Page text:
The Republicans’ circular firing squad is now assembled. All that’s left is for someone — President Bush, House Minority Leader John Boehner (Ohio) or Senate Minority Leader Mitch McConnell (Ky.) — to yell the appropriate command: “Fire!”
With their House and Senate caucuses deeply divided, Republicans have one week to figure out exactly how they are going to avoid a public relations — and a political — disaster. How can they minimize the damage from the president’s veto of the State Children’s Health Insurance Program bill?
There is no doubt that at some point Republicans are going to need to draw a line in the sand and fight Democrats, and GOP rhetoric about “bigger government” and “government spending” is the way to go. The question is whether SCHIP is the right issue, and this is the right time, to do so.
Many Republicans think it is not.
“It’s just stunning to me,” one veteran Republican strategist told me this week, “that after seven years of Republicans complaining that the president won’t use his veto, [the White House and Republican Congressional leaders] choose their big showdown to be over children’s health care. Good Lord, it probably polls at 80 percent!”
Added the GOP insider: “If we had been talking about cutting spending and waste in government for years, we could oppose SCHIP. But now we are finally going to get religion on spending?”
So what advice would this Republican give his party’s Members of Congress? “If I were in a swing district, I’d vote to override. There’s no way I’d take a bullet on this. But if I were in a good Republican district, I’d vote to sustain the veto.”
Those comments are not atypical of what many Republicans are saying.
One Republican Member of Congress I spoke with was just as explicit. “It’s stupid politics. The leadership is putting pressure on Members [to sustain the veto], promising to rebuild the brand. I don’t know why our guys are following [Bush] into the sea like lemmings.”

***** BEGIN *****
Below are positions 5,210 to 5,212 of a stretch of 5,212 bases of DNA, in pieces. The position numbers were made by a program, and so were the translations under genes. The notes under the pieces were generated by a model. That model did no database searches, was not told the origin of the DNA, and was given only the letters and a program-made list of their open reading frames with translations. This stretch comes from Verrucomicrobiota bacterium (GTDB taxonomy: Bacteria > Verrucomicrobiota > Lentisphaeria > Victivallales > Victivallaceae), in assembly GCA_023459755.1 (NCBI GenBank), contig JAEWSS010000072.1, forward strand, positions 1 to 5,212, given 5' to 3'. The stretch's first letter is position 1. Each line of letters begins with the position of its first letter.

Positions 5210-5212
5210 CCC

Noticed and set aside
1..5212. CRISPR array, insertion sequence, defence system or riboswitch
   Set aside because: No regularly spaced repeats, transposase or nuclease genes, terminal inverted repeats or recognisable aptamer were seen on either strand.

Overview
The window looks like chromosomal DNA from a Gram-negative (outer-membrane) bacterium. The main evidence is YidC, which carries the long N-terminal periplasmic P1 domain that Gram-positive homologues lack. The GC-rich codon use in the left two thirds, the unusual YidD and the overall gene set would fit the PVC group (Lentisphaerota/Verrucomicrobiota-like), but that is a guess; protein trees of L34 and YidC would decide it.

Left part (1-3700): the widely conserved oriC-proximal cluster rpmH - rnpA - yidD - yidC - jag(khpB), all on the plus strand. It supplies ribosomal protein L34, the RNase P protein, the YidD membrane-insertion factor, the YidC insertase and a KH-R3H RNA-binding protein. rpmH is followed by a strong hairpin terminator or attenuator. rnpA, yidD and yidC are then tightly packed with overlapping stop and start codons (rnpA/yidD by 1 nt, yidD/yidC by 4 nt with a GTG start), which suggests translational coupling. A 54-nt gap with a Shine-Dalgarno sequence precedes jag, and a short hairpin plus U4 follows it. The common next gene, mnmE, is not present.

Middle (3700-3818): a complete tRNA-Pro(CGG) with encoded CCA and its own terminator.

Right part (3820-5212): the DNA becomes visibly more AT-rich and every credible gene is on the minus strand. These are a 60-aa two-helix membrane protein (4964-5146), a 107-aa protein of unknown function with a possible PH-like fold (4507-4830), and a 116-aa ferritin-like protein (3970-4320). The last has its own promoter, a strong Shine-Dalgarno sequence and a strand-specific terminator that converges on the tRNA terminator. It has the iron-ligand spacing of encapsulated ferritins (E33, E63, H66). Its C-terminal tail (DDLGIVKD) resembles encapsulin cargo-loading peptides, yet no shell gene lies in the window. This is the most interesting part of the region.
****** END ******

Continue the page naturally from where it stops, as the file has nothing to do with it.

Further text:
While some Republicans are hoping the White House and Congressional Democrats can fashion a face-saving compromise for the Republicans looking for a way out, that seems unlikely. Politically, Democrats have Republicans just where they want them, and the Democrats’ Congressional leaders and party strategists have no incentive — none — for letting the GOP off the hook easily.
“The Democrats have some Republicans bleeding like stuck pigs,” one House Republican remarked, noting that Democratic attacks certainly are taking their toll on Republican Congressmen who are likely to have tough re-election fights next year.
But isn’t McConnell correct when he asserts that Democrats are using the SCHIP vote to score political points? Of course he’s right. But so what? Each side uses votes for its political purposes.
Vice President Joe Biden waits to conduct a mock swearing-in ceremony with Sen. Brian Schatz, D-Hawaii, in the Capitol's Old Senate Chamber, December 2, 2014. Schatz was sworn in to serve the remainder of his term since he was appointed to the seat after Sen. Daniel Inouye, D-Hawaii, passed away.